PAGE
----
As a second part of the invention, the turn-off time of the WL is controlled and adjusted. This is highlighted by referring to U.S. Pat. No. 6,058,069 (Ting et al.), which provides a method that can be referred to as a pulse turn-off delay generator which provides a protection circuit to ensure the DRAM signal-in write cycle. Methods are provided to ensure that the last write operation in a DRAM column cycle is not turned off before the bit line restore is completed, thus avoiding that data is destroyed in the next access. The highlights of U.S. Pat. No. 6,058,069 can be summarizes as follows:

    • a row activation command is received, a row-activation flag is created upon receipt of the row activation command
    • a column cycle is initiated
    • a number n write pulses WRPLS are created during the column cycle
    • the n WRPLS pulses are applied as an input to a TWR timing reference component
    • the TWR reference component generates n TWR_PRO pulses the n TWR_PRO pulses are applied to a capacitor, the falling edges of the n TWR_PRO pulses charges the capacitor, which is part of the TWR reference component, while the trailing edges of the n TWR_PRO pulses discharges the capacitor, thus never allowing a charge to build up in the capacitor up to the point where the last of the n TWR_PRO pulses is applied to the capacitor, at which time the falling edge of the last pulse charges the capacitor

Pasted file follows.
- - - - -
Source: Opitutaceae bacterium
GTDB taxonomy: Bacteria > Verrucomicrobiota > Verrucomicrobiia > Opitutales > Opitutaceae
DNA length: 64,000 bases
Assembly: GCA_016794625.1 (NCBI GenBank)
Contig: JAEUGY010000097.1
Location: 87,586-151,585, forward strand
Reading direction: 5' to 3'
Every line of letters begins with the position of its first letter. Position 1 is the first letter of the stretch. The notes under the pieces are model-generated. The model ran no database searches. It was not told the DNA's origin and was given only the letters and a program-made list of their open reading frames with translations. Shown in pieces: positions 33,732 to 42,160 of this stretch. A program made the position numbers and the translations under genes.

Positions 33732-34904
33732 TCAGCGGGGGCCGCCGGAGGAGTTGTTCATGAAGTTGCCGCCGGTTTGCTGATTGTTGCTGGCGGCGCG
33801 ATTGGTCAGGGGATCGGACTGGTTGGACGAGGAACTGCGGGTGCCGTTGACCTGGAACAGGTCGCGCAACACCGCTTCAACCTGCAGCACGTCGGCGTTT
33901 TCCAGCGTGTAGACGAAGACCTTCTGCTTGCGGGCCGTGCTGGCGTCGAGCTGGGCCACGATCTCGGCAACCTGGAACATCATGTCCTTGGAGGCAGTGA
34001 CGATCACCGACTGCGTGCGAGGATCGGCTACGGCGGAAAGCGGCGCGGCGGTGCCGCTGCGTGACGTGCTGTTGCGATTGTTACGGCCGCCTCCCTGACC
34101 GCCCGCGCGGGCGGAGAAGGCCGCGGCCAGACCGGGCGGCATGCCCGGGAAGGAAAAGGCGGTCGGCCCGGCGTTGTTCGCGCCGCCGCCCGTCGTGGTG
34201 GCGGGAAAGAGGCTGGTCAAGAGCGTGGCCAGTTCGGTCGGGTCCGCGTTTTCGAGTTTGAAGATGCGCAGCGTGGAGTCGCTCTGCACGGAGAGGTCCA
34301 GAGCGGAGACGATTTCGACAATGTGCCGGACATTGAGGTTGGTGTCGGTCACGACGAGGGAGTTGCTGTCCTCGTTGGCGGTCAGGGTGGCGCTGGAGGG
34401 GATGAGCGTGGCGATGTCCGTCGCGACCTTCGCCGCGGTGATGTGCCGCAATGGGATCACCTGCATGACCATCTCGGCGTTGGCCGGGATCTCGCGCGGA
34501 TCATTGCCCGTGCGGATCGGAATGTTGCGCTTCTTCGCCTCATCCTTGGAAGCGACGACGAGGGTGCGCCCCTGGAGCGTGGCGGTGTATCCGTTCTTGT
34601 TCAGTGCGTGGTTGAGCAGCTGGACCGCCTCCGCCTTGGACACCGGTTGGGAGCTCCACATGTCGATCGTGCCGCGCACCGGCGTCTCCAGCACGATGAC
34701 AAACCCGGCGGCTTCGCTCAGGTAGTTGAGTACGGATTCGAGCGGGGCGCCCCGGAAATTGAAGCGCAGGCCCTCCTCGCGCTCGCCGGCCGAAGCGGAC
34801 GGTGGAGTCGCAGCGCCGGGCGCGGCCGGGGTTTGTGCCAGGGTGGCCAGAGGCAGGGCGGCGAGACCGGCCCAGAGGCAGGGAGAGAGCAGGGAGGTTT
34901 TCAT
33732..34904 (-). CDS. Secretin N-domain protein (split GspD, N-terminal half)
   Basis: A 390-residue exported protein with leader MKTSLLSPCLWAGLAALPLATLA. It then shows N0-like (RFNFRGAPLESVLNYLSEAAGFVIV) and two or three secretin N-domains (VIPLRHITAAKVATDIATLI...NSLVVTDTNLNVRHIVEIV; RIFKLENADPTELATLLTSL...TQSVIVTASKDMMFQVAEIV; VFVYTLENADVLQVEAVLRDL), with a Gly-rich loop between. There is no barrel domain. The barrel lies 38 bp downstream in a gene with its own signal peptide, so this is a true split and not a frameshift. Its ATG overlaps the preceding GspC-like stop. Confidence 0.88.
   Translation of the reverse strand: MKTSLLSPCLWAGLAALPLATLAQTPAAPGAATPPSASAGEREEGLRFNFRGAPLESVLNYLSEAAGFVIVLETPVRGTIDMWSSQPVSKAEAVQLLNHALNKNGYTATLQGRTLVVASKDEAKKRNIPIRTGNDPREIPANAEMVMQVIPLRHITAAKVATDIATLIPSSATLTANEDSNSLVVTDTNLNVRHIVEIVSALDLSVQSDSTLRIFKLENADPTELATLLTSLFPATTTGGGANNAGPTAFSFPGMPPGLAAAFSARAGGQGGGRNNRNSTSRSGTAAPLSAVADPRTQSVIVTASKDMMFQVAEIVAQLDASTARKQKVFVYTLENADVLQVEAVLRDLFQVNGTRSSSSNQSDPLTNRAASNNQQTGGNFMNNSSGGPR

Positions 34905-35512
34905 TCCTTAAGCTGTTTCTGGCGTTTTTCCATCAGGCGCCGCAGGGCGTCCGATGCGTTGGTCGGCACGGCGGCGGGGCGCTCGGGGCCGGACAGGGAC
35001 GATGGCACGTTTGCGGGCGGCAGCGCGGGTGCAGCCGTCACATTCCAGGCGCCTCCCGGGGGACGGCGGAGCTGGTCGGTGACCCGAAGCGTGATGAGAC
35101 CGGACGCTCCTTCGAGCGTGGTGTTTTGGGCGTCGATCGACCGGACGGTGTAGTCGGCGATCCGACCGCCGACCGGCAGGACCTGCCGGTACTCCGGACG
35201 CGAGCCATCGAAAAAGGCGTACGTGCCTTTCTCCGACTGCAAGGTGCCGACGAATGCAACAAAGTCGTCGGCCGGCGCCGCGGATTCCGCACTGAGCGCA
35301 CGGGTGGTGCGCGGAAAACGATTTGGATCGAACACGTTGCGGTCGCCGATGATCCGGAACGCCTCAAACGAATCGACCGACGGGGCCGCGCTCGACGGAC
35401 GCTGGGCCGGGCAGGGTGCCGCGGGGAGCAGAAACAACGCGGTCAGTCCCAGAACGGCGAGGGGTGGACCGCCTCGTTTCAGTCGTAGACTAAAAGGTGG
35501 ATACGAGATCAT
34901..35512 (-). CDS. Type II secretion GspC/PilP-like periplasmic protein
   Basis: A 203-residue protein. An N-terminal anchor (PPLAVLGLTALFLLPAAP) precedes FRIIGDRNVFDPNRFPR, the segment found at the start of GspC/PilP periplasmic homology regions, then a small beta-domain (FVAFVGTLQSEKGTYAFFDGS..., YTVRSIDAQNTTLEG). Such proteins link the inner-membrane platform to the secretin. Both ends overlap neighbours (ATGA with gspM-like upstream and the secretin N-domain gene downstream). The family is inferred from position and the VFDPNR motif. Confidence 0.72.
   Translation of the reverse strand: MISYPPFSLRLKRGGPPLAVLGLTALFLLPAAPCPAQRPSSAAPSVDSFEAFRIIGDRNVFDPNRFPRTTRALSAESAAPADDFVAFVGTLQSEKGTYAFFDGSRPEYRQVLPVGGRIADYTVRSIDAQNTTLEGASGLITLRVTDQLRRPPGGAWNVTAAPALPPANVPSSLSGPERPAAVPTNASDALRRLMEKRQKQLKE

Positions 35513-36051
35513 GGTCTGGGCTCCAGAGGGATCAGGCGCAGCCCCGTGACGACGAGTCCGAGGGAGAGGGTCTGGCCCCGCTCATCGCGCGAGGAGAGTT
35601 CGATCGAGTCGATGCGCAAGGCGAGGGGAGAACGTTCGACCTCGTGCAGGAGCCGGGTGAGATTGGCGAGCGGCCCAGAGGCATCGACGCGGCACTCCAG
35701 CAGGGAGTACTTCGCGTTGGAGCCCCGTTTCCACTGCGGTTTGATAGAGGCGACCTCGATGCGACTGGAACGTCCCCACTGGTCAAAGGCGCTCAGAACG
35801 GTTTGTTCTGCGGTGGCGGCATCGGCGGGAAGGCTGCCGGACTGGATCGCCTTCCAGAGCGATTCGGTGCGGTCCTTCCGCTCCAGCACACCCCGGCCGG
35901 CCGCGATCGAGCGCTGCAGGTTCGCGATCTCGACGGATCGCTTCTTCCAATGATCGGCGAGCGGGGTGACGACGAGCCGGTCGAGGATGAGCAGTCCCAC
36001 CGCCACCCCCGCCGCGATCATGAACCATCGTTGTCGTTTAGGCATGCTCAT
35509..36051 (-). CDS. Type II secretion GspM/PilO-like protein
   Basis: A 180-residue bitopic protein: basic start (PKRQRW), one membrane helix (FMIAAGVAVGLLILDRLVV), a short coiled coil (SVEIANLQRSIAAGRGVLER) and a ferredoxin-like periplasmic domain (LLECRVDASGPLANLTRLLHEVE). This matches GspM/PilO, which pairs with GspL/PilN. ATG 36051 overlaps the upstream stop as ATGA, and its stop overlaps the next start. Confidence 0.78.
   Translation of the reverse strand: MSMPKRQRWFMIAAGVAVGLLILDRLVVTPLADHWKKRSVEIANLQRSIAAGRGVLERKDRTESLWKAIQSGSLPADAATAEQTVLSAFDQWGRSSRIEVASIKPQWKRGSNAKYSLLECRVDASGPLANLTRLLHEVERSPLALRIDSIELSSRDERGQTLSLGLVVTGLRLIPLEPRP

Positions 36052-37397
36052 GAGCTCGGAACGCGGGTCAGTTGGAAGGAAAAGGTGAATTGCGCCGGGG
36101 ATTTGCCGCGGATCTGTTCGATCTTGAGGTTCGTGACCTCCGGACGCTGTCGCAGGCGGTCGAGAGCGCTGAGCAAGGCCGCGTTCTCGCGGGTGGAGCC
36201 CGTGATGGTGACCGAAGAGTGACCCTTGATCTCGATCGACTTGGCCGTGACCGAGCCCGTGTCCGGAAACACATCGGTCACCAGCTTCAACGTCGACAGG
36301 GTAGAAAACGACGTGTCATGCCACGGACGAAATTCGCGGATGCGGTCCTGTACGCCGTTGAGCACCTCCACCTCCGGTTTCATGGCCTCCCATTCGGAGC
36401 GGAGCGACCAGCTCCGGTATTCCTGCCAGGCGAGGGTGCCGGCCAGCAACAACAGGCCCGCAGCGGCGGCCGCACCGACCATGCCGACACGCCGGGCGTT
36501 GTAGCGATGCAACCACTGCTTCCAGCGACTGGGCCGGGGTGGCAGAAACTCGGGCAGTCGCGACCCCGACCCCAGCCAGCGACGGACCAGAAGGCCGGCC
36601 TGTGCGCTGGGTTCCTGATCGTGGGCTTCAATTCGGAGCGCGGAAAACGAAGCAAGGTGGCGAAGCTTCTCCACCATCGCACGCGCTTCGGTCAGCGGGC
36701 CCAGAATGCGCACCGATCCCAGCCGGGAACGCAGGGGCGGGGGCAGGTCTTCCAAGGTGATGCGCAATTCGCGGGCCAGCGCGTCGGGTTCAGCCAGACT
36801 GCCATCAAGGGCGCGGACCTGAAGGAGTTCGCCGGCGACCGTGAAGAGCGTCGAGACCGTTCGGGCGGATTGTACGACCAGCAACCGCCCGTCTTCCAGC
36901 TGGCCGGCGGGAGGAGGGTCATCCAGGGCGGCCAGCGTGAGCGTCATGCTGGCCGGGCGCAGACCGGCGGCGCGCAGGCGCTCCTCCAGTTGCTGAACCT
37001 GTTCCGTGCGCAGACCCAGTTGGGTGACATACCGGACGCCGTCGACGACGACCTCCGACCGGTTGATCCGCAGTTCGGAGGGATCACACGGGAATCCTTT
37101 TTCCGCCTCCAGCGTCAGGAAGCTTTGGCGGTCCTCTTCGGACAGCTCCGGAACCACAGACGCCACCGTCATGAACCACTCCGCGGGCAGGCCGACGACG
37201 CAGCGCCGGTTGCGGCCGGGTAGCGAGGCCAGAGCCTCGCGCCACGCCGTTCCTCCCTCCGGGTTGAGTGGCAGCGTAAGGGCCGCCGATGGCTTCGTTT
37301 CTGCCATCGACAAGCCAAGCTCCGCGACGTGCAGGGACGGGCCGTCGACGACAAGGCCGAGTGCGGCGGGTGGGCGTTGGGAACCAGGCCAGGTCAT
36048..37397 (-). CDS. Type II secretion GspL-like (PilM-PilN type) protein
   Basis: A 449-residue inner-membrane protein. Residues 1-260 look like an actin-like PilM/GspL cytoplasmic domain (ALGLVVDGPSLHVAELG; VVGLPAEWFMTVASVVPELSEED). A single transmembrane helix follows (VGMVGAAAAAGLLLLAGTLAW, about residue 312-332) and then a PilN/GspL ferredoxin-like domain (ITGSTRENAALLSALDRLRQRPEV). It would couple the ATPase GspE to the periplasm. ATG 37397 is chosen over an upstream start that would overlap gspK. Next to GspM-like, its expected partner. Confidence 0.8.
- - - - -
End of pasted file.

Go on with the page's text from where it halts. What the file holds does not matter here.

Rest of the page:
• due to the charge on the capacitor of the TWR reference component, the TWR_PRO pulse drops.

The above highlighted ability is used by U.S. Pat. No. 6,058,069 to apply the n WRPLS pulses to a timing reference component to initiate n write operations during a column cycle, in response to the n WRPLS pulses are created n TWR_PRO pulses, a precharge command is received and registered, a bit line precharge is ended after the last of the n TWR_PRO pulses has fallen at which time a precharge command is issued, the internal memory device TWR time is increased by reducing an internal device TRP timer thus protecting the last data written. The invention can be applied for applications where each of the n TWR_PRO pulses has a pulse width that exceeds an internal TWR time specification, the internal TWR time specification can be the minimum time that is required to completely write data into all cell capacitances. The precharge command may be received and registered prior to full restoration of the bit lines while it is the objective that pulse width variations of the TWR_PRO pulses, caused by process variations in the timing reference component and by variations of the time that is required to write data into all capacitance, track each other.